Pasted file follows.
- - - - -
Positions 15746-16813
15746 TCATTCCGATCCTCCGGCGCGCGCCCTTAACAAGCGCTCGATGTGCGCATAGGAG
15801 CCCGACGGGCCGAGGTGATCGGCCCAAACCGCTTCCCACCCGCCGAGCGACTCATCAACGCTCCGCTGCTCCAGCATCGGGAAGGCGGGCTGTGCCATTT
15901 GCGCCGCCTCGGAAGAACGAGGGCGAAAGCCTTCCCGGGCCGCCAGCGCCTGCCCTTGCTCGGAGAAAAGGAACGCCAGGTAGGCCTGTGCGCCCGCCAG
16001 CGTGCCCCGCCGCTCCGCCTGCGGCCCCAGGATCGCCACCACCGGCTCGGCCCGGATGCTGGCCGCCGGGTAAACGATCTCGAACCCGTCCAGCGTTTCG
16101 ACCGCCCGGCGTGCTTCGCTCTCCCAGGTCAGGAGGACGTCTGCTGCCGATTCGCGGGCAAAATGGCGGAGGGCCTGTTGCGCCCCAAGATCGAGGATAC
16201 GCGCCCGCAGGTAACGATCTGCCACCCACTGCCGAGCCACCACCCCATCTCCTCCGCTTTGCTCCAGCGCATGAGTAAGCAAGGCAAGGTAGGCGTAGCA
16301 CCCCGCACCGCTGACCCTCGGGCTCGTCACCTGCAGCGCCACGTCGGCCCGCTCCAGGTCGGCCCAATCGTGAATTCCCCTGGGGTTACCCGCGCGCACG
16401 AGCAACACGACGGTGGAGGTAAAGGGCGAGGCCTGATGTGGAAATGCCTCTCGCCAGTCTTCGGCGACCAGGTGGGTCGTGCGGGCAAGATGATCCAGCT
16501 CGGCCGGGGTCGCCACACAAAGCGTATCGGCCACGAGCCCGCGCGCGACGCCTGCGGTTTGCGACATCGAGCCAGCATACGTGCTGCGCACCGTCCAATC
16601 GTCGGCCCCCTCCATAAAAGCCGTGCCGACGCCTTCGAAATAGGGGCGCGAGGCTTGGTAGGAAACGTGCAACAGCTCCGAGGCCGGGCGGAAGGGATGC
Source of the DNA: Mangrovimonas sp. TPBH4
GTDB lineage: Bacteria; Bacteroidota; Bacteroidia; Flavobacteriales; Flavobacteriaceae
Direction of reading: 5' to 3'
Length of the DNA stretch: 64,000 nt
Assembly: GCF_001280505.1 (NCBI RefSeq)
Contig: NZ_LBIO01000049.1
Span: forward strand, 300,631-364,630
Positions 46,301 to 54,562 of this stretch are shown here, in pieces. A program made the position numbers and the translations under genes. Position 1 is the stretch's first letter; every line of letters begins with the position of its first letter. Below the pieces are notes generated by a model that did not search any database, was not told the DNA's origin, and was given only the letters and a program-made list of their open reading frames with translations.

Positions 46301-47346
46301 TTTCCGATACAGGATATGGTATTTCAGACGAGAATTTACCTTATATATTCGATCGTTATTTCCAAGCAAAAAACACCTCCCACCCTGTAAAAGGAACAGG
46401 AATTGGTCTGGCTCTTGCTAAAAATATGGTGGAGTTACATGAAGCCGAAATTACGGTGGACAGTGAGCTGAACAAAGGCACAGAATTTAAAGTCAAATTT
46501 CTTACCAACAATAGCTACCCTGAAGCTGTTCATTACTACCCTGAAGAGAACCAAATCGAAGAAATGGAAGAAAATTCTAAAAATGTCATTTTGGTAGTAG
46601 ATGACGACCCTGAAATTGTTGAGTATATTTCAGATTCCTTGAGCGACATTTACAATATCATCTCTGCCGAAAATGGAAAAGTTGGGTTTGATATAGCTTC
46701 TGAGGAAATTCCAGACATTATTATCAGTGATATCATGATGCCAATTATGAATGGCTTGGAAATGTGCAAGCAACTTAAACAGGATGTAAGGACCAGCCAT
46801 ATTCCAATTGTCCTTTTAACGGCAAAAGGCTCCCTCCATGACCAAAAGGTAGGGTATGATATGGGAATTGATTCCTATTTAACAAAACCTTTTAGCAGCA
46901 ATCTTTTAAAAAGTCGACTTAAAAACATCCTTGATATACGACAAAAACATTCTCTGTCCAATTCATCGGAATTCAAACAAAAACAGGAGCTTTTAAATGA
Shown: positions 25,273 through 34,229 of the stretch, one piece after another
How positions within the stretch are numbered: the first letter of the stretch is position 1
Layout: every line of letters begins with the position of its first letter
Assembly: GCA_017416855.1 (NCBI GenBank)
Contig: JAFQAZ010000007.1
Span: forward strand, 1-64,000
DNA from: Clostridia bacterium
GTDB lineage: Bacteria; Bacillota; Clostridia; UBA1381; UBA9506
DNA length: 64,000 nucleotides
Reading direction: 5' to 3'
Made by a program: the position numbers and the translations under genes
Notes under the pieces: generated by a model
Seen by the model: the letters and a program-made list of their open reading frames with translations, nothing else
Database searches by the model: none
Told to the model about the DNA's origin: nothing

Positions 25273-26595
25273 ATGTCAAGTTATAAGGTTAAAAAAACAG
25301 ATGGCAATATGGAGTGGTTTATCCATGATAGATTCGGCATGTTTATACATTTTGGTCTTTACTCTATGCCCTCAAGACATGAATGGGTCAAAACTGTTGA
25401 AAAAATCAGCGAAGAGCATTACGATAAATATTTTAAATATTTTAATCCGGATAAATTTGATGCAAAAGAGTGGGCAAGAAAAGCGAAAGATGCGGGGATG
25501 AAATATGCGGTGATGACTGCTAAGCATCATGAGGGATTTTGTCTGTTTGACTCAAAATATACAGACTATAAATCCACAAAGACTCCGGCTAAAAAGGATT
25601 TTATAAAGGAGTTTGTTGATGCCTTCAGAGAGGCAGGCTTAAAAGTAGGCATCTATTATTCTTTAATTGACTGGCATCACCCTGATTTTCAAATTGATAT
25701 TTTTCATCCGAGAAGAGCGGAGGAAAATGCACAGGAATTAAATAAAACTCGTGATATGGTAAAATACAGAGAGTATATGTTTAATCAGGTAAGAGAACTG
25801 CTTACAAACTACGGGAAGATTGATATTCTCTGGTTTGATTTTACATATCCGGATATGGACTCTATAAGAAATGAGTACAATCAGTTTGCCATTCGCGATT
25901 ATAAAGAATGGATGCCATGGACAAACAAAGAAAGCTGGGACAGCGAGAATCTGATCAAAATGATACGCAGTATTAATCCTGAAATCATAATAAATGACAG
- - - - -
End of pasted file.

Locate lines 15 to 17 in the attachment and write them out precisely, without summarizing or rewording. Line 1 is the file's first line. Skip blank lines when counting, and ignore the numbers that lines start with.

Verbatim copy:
Length of the DNA stretch: 64,000 nt
Assembly: GCF_001280505.1 (NCBI RefSeq)
Contig: NZ_LBIO01000049.1